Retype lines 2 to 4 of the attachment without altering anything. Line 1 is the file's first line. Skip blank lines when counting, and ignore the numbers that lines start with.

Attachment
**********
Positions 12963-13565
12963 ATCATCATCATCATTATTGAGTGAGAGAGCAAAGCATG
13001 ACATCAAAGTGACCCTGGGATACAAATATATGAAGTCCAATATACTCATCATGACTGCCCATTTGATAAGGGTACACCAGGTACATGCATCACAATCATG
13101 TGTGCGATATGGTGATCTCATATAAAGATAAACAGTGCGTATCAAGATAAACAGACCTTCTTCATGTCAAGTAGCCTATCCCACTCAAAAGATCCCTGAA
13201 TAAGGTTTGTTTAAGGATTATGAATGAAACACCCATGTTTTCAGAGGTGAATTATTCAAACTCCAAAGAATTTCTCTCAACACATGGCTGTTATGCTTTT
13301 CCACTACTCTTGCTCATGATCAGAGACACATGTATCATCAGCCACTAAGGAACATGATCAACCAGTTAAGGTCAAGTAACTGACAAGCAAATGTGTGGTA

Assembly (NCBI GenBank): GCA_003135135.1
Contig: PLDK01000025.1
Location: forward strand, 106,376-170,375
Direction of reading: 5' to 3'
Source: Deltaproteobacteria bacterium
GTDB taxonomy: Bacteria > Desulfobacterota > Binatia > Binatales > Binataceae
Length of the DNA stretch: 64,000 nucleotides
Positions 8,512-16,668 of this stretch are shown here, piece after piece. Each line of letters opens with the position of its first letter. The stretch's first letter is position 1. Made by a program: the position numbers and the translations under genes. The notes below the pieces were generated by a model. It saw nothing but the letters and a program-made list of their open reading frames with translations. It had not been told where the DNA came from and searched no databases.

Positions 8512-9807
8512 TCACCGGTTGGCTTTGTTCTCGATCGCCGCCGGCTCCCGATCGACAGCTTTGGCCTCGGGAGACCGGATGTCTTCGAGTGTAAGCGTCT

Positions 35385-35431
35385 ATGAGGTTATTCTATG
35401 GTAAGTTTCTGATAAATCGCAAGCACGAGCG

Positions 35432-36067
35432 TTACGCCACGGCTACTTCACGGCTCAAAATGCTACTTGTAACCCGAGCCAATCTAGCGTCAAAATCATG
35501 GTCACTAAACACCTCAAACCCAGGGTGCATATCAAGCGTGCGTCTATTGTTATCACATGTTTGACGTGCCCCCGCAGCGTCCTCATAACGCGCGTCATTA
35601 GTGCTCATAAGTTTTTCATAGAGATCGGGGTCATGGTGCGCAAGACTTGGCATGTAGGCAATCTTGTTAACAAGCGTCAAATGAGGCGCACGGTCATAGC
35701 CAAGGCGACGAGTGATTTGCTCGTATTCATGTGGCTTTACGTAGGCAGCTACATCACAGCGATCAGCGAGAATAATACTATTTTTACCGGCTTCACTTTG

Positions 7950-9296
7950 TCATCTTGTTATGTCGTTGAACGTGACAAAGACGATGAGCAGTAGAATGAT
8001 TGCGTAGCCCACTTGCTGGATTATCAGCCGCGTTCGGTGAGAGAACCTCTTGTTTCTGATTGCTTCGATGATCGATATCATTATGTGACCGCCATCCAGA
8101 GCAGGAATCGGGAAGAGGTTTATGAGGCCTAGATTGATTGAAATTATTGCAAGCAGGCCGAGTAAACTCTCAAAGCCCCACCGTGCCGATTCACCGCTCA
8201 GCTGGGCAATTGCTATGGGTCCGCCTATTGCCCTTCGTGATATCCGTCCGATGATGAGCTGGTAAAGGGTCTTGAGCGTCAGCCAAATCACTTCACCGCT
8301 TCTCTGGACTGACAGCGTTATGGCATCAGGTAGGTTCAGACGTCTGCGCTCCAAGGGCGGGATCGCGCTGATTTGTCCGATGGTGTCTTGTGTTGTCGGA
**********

12963 ATCATCATCATCATTATTGAGTGAGAGAGCAAAGCATG
13001 ACATCAAAGTGACCCTGGGATACAAATATATGAAGTCCAATATACTCATCATGACTGCCCATTTGATAAGGGTACACCAGGTACATGCATCACAATCATG
13101 TGTGCGATATGGTGATCTCATATAAAGATAAACAGTGCGTATCAAGATAAACAGACCTTCTTCATGTCAAGTAGCCTATCCCACTCAAAAGATCCCTGAA